“Relying on world trade growth is not enough,” he warned. “In order to export enough, we have to gain an edge over our competitors. Are we in a position to do that?”

Here on the home front, there is positive news for dairy’s place in the American diet. Joanne Slavin, Ph.D., a registered dietician nutritionist with the University of Minnesota, shared her experience working with nutrition policy, specifically the Dietary Guidelines for Americans (DGA).

Every five years, the DGA updates food and beverage recommendations to promote health and prevent disease based on the most recent nutritional science available.

“You’ve got to fight for your position with the dietary guidelines,” Slavin said. “The dairy people have been smart enough to publish a lot more scientific documents than the other commodities.”

Listening sessions are currently underway for the 2020-2025 guidelines. Slavin said milk, cheese and yogurt are all “foundational foods in healthy eating patterns,” though anticipated changes to the recommendations include added sugar limitations on yogurt and flavored milks, along with reducing saturated fat and sodium. Slavin emphasized the value of the dairy industry’s emphasis on funding scientific studies.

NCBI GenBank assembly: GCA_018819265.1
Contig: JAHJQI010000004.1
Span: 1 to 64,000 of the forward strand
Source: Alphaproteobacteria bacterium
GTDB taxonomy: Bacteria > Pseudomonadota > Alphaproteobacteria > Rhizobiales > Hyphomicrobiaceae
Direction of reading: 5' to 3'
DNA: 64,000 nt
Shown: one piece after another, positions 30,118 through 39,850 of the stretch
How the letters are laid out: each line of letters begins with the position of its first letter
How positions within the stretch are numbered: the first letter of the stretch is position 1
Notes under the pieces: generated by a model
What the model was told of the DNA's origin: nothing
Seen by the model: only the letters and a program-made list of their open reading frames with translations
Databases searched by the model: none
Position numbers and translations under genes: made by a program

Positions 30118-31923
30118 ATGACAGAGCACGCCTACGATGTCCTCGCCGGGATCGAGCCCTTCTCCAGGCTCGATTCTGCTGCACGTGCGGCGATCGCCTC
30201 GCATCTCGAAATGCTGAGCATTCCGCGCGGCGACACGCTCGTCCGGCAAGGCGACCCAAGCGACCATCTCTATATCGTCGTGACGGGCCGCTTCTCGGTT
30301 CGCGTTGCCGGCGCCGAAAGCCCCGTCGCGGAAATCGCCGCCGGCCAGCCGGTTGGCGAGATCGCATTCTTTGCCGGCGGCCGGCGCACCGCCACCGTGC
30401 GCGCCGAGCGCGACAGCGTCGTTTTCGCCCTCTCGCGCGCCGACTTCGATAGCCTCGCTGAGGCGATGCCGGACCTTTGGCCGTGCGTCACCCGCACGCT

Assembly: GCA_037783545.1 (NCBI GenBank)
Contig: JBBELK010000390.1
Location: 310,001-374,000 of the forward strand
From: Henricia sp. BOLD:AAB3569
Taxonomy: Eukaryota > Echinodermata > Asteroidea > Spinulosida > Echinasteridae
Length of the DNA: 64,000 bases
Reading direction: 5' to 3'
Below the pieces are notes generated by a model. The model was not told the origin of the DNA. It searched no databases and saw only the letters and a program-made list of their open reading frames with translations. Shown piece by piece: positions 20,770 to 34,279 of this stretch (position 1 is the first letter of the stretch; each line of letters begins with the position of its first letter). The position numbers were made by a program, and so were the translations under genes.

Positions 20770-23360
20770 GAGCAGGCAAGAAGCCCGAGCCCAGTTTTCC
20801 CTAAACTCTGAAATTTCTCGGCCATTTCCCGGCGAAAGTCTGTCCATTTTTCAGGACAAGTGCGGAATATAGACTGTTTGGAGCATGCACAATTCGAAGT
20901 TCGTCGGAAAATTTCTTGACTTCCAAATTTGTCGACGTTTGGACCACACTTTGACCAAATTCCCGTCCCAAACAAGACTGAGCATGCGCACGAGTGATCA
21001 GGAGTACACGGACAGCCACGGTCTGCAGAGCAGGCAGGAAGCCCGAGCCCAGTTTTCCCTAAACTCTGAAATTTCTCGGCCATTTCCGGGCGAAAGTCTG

“Investing in research and science does make a difference,” she said.

In addition to the educational sessions, the forum included Midwest Dairy’s eight division meetings and corporate board meetings. According to Lentsch, dairy producers appreciated being included in the conversations that took place at the forum.

“It’s important to celebrate our farm families and give them a venue to be part of a conversation, not just with ourselves as farmers but with the whole supply chain,” Lentsch said. “Cooperative leaders, processors, retailers, food service professionals, and we have a real nice cross-section of the supply chain here on year one. I look forward to a more robust discussion next year.”  end mark

PHOTO: Brad Gruen (center) explains the importance of values with marketing the fairlife brand. He was joined by Chad Vincent from Dairy Farmers of Wisconsin (left) on a panel moderated by Michael Dykes (right), president and CEO of the International Dairy Foods Association (IDFA). Photo by Peggy Coffeen.